John Barnes says ‘Liam Neeson deserves a medal’ in 2019
Barnes’ new book, ‘The Uncomfortable Truth About Racism‘, was published this week, and is tipped to stir the debate even further. Born and initially raised in Jamaica, Barnes moved to London when he was 12 years old in the Seventies. Aged 17, he joined Watford, before playing 296 games for them, scoring 85 goals, later signing to Liverpool where he played 314 games and scored 84 goals.
A legendary player, he has become better known in recent years for his arguments about racism and how he believes the world has fundamentally mishandled its understanding of it.
In his book, he talks of having bananas tossed at him on the pitch, and casual racism being thrown around the locker room — the latter of which he attributes to a culture rather than ill intention.
He has said that he is not an “apologist,” but rather: “I give balanced, constructive views and what happens is that bits and pieces of what I say are used against me. For a long time, John Barnes was seen as the voice of reason when it came to race. John Barnes hasn’t changed; what’s changed is the reporting of John Barnes.”
None was this stance more presence than when Liam Neeson became entangled in a racism storm after admitting he previously wanted to kill a black man.
John Barnes: The footballing legend came to Liam Neeson’s defence
England football: He made 79 appearances for England
It came during an interview with The Independent when the decorated actor revealed his friend had been raped by a black man, and his immediate reaction was: “I asked, did she know who it was? No. What colour were they? She said it was a black person.
“I went up and down areas with a cosh, hoping I’d be approached by somebody – I’m ashamed to say that – and I did it for maybe a week, hoping some [uses air quotes with fingers] ‘black bastard’ would come out of a pub and have a go at me about something, you know? So that I could kill him.”
While not condoning his actions, Barnes defended Neeson, claiming he “deserved a medal” for admitting to his racism — something that Barnes believes most people will never do despite likely having at some point been racist.
He told Sky News that he respected Neeson for telling the truth about his feelings, and that “we are all unconscious racists“.
Liam Neeson: The actor previously admitted that he had wanted to ‘kill’ a black man
Neeson was talking about the subject of revenge, explaining why “revenge doesn’t do anyone any good,” Barnes said, and that the Hollywood star cannot be blamed for his thoughts at the time because “this is what society has shown him, that black people do, Muslims do – this is what society has wrongly shown him, this is what the media have wrongly portrayed to him”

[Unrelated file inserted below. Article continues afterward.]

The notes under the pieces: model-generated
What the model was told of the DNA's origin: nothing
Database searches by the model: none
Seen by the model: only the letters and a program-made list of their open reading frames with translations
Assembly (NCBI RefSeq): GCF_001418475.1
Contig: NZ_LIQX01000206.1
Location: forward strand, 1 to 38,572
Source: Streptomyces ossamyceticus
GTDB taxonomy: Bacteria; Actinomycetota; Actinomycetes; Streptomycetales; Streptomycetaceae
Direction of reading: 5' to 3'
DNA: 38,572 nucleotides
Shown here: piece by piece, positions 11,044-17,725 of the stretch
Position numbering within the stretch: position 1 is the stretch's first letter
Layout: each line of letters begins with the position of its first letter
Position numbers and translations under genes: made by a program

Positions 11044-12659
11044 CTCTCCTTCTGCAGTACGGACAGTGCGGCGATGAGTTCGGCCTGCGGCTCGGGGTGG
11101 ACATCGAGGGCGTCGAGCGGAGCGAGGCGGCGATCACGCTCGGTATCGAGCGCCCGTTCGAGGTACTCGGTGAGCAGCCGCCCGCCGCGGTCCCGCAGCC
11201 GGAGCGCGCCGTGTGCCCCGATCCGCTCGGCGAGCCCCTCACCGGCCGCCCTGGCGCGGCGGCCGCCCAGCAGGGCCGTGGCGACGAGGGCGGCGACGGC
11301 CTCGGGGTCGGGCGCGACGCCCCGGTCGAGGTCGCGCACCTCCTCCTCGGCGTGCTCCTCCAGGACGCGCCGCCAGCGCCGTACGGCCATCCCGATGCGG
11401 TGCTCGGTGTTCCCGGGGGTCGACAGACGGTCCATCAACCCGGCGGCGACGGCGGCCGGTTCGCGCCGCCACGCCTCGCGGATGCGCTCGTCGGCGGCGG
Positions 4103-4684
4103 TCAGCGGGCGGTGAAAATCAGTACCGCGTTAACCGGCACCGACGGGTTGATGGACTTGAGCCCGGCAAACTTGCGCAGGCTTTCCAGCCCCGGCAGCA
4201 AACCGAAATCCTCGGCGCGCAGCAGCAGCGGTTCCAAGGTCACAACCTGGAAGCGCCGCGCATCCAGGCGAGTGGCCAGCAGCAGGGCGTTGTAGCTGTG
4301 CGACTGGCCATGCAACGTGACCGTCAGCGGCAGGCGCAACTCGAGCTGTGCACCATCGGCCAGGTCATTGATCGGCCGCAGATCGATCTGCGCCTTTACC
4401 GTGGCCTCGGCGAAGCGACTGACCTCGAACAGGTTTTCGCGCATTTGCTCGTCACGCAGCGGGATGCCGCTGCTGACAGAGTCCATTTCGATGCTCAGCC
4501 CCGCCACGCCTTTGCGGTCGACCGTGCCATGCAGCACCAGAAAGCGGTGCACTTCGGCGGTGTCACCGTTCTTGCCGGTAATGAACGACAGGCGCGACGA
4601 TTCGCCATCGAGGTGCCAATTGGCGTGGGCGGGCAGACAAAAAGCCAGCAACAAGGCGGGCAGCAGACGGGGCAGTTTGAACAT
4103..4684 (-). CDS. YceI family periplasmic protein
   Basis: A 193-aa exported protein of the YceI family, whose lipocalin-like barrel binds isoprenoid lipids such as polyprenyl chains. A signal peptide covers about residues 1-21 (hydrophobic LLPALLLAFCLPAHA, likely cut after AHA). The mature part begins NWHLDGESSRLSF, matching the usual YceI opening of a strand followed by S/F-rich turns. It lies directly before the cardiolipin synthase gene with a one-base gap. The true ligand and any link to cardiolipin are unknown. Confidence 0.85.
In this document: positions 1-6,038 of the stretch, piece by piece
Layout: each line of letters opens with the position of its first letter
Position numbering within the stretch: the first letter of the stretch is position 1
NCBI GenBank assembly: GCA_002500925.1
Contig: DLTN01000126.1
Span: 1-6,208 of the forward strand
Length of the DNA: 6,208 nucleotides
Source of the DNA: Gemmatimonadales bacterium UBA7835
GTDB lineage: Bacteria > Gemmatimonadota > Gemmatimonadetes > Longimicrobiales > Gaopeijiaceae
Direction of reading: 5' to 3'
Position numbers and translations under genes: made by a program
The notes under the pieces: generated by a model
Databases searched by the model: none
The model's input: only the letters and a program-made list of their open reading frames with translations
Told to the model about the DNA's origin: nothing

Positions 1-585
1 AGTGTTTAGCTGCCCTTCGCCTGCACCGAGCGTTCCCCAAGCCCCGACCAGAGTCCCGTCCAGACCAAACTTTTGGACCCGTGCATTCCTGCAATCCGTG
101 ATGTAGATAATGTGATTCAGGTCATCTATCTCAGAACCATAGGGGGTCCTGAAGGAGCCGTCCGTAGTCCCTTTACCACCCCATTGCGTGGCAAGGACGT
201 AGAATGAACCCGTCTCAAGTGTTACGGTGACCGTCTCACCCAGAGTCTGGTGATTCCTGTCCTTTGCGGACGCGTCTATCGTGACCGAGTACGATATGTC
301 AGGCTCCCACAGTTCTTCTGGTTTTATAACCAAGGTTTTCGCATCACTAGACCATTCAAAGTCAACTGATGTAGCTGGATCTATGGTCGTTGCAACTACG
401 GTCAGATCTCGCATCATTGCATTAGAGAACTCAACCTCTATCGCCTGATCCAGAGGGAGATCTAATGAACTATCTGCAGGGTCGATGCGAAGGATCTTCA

Barnes said: “You cannot blame people for thinking Muslims, because of Muslim grooming gangs, Jamaican yardie gangs, then look at Muslims and Jamaicans in a negative light.
“And he’s admitting that that is the way he viewed it. So, for this one black person who raped this woman, he then looked at it from the perspective of all black people are rapists.”
He said that “as much as people are now jumping on this bandwagon of how terrible it is, what he has done is come out and he’s told the truth”.
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Sky: Barnes appeared on Sky shortly after Neeson’s comments and said he ‘deserved a medal’
The Uncomfortable Truth About Racism: Barnes has put argument forward on racism in society
He added: “The big problem we have is when people are afraid to admit the way they actually feel…
“I have more respect for him now than if he had come out and said, ‘I view all black people as equal, I just view everybody as equal’.”
The reaction to Neeson’s admission, he claimed, would make people “afraid to tell the truth on how they feel”, and said Neeson was the victim of a “witch hunt”.
The actor later appeared on ABC’s Good Morning America, and said: “I’m not racist.”
Pundit: Since retiring from football Barnes has been a regular pundit for matches
When asked what he wanted people to learn from his experience, he replied: “To talk. To open up.
“We all pretend we’re all politically correct in this country… in mine, too.
“You sometimes just scratch the surface and you discover this racism and bigotry and it’s there.”
Recounting the story of his friend who had been raped, he said: “If she had said an Irish or a Scot or a Brit or a Lithuanian it would – I know it would – have had the same effect.
Celebrity news: Neeson later said he wasn’t racist
“I was trying to show honour, to stand up for my dear friend in this terribly medieval fashion.
“It shocked me and it hurt me. I did seek help.”
Last night, Barnes appeared on Celebrity Trash Monsters: What’s Your Waste Size?
You can catch up with it on demand at All 4.